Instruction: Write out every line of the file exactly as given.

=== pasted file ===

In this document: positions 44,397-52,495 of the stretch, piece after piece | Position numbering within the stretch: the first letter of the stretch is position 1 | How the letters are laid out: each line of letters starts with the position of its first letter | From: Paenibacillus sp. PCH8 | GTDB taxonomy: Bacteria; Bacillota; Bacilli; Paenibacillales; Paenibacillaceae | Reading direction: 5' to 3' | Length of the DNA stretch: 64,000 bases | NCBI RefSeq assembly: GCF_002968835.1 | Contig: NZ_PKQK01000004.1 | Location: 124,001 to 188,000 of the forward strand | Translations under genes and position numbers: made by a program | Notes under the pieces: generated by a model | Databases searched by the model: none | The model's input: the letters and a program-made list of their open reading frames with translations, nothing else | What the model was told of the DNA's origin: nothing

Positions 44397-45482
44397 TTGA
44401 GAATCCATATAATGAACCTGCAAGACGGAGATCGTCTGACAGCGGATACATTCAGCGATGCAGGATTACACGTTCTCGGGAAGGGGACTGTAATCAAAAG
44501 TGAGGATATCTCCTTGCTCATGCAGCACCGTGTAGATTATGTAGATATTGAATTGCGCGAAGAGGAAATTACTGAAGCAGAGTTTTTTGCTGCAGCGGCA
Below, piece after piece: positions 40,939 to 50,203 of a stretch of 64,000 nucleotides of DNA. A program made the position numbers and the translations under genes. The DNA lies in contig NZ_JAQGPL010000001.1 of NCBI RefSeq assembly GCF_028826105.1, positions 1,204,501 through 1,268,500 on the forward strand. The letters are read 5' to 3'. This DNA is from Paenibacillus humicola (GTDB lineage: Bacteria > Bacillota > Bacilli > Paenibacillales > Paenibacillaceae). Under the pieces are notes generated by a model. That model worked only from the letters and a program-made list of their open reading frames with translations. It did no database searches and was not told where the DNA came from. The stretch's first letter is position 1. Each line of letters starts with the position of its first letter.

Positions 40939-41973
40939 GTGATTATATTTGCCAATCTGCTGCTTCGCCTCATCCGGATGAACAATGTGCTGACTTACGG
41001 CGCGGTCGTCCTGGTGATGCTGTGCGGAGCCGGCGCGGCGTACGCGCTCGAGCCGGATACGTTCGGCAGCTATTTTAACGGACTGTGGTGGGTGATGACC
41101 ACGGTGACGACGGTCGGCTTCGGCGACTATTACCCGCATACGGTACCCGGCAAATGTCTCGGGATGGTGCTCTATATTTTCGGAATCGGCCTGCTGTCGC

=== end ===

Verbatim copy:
In this document: positions 44,397-52,495 of the stretch, piece after piece | Position numbering within the stretch: the first letter of the stretch is position 1 | How the letters are laid out: each line of letters starts with the position of its first letter | From: Paenibacillus sp. PCH8 | GTDB taxonomy: Bacteria; Bacillota; Bacilli; Paenibacillales; Paenibacillaceae | Reading direction: 5' to 3' | Length of the DNA stretch: 64,000 bases | NCBI RefSeq assembly: GCF_002968835.1 | Contig: NZ_PKQK01000004.1 | Location: 124,001 to 188,000 of the forward strand | Translations under genes and position numbers: made by a program | Notes under the pieces: generated by a model | Databases searched by the model: none | The model's input: the letters and a program-made list of their open reading frames with translations, nothing else | What the model was told of the DNA's origin: nothing

Positions 44397-45482
44397 TTGA
44401 GAATCCATATAATGAACCTGCAAGACGGAGATCGTCTGACAGCGGATACATTCAGCGATGCAGGATTACACGTTCTCGGGAAGGGGACTGTAATCAAAAG
44501 TGAGGATATCTCCTTGCTCATGCAGCACCGTGTAGATTATGTAGATATTGAATTGCGCGAAGAGGAAATTACTGAAGCAGAGTTTTTTGCTGCAGCGGCA
Below, piece after piece: positions 40,939 to 50,203 of a stretch of 64,000 nucleotides of DNA. A program made the position numbers and the translations under genes. The DNA lies in contig NZ_JAQGPL010000001.1 of NCBI RefSeq assembly GCF_028826105.1, positions 1,204,501 through 1,268,500 on the forward strand. The letters are read 5' to 3'. This DNA is from Paenibacillus humicola (GTDB lineage: Bacteria > Bacillota > Bacilli > Paenibacillales > Paenibacillaceae). Under the pieces are notes generated by a model. That model worked only from the letters and a program-made list of their open reading frames with translations. It did no database searches and was not told where the DNA came from. The stretch's first letter is position 1. Each line of letters starts with the position of its first letter.

Positions 40939-41973
40939 GTGATTATATTTGCCAATCTGCTGCTTCGCCTCATCCGGATGAACAATGTGCTGACTTACGG
41001 CGCGGTCGTCCTGGTGATGCTGTGCGGAGCCGGCGCGGCGTACGCGCTCGAGCCGGATACGTTCGGCAGCTATTTTAACGGACTGTGGTGGGTGATGACC
41101 ACGGTGACGACGGTCGGCTTCGGCGACTATTACCCGCATACGGTACCCGGCAAATGTCTCGGGATGGTGCTCTATATTTTCGGAATCGGCCTGCTGTCGC